Cell culture (sometimes referred to as “Tissue Culture”) is a vital part of life science research. Although the culture conditions for most cell lines are well established, it can take some optimization to get even the hardiest of cells to grow in your lab. Depending on your experimental needs you may have to play around with a number of different factors including: the appropriate media conditions (everything from the pH of the media to the serum type (and amount) you’re adding to the additional supplements that may (or may not be) needed), how long to wait before splitting the cells, how the cells are disassociated, etc.; the list for optimization points can be a long one. Fortunately there is a wide range of products available to help with this process. This includes: reagents, media, antibiotics and antimycotics, consumables, cell culture equipment, imaging systems, and, naturally, cell strains to get started. Be sure to look for good documentation for the products and check out what the troubleshooting support is like before purchasing. It can mean the difference between success and failure in a tricky culture system.
The mouse T cell enrichment kit can be used for the purification of T cells from...
The EasySep® SSEA4+ Kit is optimised for the positive selection the embryonic ...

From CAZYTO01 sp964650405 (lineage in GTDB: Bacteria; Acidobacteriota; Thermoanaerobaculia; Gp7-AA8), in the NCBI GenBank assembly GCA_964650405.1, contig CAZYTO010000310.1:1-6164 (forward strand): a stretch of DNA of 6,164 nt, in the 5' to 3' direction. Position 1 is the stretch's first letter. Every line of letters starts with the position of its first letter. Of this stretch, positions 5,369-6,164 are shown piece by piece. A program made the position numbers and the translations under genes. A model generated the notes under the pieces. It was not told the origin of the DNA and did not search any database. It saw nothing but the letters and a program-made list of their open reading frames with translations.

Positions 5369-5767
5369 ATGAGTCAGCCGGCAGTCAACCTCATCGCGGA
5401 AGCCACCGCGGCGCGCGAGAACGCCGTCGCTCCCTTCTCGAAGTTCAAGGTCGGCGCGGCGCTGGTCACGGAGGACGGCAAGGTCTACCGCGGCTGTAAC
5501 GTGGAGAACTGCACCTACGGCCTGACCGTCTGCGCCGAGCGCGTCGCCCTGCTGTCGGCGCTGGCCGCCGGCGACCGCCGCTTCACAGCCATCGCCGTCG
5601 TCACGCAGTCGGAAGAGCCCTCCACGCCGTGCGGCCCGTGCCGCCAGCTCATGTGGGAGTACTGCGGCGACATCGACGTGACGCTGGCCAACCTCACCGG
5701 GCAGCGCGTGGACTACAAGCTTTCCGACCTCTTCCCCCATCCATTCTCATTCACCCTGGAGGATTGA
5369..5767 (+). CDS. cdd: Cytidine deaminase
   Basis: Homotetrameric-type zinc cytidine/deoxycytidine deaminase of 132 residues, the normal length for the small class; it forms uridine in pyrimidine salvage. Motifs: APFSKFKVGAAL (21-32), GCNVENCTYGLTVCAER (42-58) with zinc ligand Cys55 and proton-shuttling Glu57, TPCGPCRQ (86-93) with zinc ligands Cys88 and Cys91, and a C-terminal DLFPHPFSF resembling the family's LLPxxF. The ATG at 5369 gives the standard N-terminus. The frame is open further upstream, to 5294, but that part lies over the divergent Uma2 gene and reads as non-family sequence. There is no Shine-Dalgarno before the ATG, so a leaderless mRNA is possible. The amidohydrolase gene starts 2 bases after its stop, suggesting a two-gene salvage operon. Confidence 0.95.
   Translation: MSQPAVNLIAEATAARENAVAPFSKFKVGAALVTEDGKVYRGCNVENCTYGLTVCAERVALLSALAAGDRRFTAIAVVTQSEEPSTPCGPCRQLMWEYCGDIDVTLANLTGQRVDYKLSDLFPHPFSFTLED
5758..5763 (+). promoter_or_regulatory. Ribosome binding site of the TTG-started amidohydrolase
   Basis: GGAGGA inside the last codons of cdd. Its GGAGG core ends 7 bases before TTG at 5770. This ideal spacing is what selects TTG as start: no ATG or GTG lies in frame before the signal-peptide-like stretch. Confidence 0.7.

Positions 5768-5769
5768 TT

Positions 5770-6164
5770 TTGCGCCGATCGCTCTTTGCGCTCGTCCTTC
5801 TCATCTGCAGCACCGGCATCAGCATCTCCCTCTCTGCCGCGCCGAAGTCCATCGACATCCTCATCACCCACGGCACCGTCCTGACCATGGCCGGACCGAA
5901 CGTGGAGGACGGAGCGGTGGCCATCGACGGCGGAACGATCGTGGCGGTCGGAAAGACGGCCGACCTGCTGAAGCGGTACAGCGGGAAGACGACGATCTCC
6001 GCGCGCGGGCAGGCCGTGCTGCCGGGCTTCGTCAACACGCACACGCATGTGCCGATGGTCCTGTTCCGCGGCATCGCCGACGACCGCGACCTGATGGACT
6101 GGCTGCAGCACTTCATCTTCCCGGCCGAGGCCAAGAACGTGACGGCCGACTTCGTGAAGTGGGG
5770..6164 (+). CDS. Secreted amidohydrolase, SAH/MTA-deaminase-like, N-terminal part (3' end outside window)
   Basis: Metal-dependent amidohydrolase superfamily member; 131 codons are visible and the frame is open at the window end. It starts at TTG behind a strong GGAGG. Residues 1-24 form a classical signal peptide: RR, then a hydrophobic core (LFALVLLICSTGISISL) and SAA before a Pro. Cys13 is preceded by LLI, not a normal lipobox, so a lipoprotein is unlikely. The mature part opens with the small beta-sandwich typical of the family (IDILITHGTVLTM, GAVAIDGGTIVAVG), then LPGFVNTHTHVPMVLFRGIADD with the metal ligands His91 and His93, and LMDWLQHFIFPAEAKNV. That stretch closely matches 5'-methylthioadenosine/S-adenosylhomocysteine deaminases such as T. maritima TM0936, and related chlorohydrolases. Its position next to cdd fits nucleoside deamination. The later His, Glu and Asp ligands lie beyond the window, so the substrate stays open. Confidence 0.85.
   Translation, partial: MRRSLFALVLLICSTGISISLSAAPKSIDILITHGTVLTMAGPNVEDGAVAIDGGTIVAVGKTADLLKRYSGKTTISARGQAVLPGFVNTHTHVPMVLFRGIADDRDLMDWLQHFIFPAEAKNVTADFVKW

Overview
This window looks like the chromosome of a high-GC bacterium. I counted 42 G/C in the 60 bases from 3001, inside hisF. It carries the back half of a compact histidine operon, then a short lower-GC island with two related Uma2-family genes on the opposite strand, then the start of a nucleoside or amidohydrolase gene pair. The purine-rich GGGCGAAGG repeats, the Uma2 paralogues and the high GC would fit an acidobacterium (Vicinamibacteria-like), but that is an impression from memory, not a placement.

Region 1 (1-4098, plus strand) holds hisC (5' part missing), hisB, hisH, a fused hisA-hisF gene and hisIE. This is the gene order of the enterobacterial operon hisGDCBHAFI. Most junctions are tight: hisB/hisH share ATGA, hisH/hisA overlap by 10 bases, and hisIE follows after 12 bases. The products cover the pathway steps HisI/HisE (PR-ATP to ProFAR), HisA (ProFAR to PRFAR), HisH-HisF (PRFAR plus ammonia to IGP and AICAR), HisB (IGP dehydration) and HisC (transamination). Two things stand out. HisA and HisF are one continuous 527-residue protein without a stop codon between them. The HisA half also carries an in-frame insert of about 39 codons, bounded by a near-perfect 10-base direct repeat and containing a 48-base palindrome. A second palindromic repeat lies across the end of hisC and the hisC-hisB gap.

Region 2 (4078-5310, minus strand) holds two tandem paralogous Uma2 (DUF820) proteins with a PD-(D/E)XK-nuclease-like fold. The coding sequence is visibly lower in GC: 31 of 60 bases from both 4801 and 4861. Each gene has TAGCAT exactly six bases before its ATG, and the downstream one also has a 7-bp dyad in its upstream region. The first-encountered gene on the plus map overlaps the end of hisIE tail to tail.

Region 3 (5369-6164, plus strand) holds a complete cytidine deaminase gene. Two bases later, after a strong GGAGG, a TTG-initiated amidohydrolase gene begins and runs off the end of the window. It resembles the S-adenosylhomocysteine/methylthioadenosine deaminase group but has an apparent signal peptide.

Thursday, November 21, 2013
There is a range of tools for monitoring your bioreactor, from tried-and-true indicator dyes to cutting-edge ...
Tuesday, October 15, 2013
Biological Safety Cabinets aren't particularly expensive. But they are high-use items, and they're expected to...
Tuesday, January 24, 2012
Labguru's iPad app lets you bridge the gap between planning experiments on your computer and running them on your lab bench. Access your protocols, record notes and sync results back to the Labguru ... Watch Video
Friday, November 06, 2009
Andreas Rufer discusses the high sensitivity protein 250 assay from Agilent Technologies. Watch Video
Professor John B. Fenn of Virginia Commonwealth University discusses the reasearch that he and others did that led to the development of electrospray ionization (ESI), one of the key ion sources for ... Watch Video